Four Steps to Player Self-Assessments

by Matt Huston, After Action Team

The best teams are hyper-communicators.  These teams have developed a feedback loop that creates accountability, and over time, develops their team culture positively.  By using player self-assessment software, a coach can automate part of what has made those teams successful. When used correctly, post-practice and post-match player self-assessments can help boost team performance as the season progresses.

Below is a step-by-step guide that coaches can follow to introduce their team to player self-assessments:

Step 1: Introduce the Team to Self-Assessments

Clearly define how the assessments will benefit the team.  This will increase player buy-in. At the next team meet up, the coach can introduce the concept of player self-assessments to their team.  Here are a few talking points.

  •         Self-Assessments are conversation starters.
  •         Feedback loops are the engine of improvement.

Instructions on when and how often assessments will be taken should be discussed, so that everyone is on the same page.  This is also your chance to take a verbal poll on questions your athletes might want included and in the self-assessment.

A soccer coach's clipboard.

Step 2: Create the Assessment

Player self-assessments focus on specific metrics defined by the coaching staff.  One element to keep in mind when creating the assessment is to not overburden the player.  The frequency of the self-assessment is key for determining how many questions it should include.  Here’s a guideline with how many recommended questions to include depending on how frequent players are completing self-assessments.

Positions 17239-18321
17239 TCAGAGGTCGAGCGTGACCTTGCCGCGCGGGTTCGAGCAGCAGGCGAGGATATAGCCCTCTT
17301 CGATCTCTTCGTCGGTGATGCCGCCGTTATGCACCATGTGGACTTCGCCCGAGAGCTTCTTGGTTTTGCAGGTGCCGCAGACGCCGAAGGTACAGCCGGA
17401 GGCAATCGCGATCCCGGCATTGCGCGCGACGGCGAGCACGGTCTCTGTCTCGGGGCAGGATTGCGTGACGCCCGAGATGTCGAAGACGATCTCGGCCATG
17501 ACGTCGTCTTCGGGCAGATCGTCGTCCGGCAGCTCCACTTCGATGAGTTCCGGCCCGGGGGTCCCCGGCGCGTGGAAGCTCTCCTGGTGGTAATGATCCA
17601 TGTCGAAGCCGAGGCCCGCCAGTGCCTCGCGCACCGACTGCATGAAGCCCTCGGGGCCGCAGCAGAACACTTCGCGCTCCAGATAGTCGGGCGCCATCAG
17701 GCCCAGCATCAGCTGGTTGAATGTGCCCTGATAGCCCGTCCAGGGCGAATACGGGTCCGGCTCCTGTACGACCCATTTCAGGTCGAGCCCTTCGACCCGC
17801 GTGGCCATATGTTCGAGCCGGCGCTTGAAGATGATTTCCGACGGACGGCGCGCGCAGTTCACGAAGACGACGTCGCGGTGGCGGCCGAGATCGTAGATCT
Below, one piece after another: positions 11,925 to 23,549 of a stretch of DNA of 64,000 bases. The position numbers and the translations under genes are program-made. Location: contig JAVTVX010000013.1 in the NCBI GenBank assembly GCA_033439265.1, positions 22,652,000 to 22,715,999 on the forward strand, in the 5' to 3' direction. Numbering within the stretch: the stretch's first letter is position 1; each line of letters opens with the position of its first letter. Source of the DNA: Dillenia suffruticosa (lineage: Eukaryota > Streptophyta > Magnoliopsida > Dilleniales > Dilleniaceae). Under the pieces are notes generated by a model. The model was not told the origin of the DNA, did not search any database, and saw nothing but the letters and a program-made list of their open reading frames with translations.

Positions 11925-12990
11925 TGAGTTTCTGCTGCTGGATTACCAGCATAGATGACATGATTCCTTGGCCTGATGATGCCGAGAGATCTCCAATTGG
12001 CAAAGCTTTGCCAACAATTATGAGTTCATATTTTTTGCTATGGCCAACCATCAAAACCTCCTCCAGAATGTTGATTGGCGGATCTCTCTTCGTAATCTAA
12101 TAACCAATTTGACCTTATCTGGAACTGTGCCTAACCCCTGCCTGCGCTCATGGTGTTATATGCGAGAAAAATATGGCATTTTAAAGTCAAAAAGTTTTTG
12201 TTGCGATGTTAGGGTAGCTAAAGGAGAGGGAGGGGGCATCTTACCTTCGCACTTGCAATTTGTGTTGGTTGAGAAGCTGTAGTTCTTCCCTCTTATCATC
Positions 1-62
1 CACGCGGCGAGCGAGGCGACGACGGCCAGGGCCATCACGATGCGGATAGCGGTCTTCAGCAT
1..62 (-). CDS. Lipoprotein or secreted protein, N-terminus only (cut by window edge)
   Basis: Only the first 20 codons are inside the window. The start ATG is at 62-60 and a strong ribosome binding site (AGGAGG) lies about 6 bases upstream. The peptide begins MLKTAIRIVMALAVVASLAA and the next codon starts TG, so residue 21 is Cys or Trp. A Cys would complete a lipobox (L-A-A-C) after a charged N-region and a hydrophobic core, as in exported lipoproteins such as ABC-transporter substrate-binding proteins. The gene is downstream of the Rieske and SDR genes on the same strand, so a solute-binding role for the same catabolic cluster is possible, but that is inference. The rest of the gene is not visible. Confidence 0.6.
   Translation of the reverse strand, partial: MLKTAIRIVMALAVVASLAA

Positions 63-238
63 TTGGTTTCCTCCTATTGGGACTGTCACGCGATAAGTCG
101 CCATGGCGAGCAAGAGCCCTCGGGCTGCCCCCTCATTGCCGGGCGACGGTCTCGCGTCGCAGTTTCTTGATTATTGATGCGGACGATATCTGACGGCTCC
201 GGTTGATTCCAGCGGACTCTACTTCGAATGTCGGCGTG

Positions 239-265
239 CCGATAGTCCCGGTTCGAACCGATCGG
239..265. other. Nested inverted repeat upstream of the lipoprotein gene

•         Multiple Self-Assessments Per Week.  1-3 Questions.
  •         One Self-Assessment Per Week. 4-6 Questions.
  •         One Self-Assessment Per Month. 6-12 Questions.

It is easy to muddy the water with countless questions that don’t lead to more information.  Keep in mind that it is the duty of the coaching staff to analyze and read the feedback they are receiving. 

Here’s a helpful list of ideas to start off with: Communication, Enthusiasm, Preparation, and Work Rate

For specific team roles like the goalie position, a custom set of metrics may be helpful.

Step 3: Team’s First Player Self-Assessment

The team is now ready for its first player self-assessment.  After the next practice or match, deliver the self-assessment to all players.  Inform the team of the expected deadline as well as where and when athletes are to return the completed reviews to coaching staff.

Reminders are important as the team is adjusting to a new habit and habits take time to build.  If there is a team meet up anytime between the present and the deadline, this would be a good time to send a friendly reminder to all players to complete their player self-assessment.

Step 4: The Feedback Loop

Athletes have completed their first player self-assessments.  It is time for the coaching staff to read through the results.  In less than fifteen minutes feedback can be analyzed and result in a better understanding of player performance expectations.

Player self-assessments are conversation starters.  Compare player evaluations with those done by the coaching staff for even more insight.

A meeting with soccer players.

There’s an App for That

After Action is a mobile app that makes player self-assessments quick and easy.

Tip:  Already use TeamSnap?  After Action has a built-in feature to easily import your team.

After Action is available on the App Store, Google Play and your favorite internet browser.